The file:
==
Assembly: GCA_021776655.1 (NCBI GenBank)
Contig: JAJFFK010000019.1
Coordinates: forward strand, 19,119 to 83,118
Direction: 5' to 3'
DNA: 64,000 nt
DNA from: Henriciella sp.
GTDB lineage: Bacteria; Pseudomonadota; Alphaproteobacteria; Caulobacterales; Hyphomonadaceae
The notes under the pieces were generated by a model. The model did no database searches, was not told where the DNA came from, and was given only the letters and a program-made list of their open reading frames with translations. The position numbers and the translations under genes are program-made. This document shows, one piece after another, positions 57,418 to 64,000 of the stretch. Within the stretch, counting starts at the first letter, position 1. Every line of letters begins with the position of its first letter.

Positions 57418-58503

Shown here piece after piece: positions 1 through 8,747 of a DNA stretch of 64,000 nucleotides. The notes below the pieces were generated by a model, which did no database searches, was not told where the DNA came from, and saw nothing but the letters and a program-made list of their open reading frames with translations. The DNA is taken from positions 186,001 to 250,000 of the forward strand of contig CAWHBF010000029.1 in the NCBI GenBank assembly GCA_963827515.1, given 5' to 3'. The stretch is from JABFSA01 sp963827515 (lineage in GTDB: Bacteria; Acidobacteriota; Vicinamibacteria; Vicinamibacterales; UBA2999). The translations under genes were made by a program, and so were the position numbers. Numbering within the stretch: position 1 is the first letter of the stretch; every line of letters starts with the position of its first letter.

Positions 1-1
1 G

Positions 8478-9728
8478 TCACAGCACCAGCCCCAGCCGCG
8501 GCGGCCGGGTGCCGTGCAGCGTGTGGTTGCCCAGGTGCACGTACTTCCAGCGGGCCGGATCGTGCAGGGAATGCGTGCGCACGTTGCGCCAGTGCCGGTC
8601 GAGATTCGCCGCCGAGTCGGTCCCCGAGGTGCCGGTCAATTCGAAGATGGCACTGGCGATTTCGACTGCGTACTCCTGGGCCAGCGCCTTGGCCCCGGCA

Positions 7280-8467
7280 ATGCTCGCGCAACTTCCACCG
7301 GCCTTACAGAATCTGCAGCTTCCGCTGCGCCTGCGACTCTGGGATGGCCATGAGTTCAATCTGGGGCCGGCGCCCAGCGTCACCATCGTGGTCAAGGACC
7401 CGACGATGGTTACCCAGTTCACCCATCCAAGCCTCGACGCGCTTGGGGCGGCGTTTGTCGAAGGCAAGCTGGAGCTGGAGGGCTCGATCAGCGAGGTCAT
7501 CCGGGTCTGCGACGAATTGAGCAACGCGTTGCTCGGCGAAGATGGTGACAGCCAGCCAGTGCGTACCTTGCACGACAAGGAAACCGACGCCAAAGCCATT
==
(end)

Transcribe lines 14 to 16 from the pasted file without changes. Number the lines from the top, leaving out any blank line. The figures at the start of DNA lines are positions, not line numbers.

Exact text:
8478 TCACAGCACCAGCCCCAGCCGCG
8501 GCGGCCGGGTGCCGTGCAGCGTGTGGTTGCCCAGGTGCACGTACTTCCAGCGGGCCGGATCGTGCAGGGAATGCGTGCGCACGTTGCGCCAGTGCCGGTC
8601 GAGATTCGCCGCCGAGTCGGTCCCCGAGGTGCCGGTCAATTCGAAGATGGCACTGGCGATTTCGACTGCGTACTCCTGGGCCAGCGCCTTGGCCCCGGCA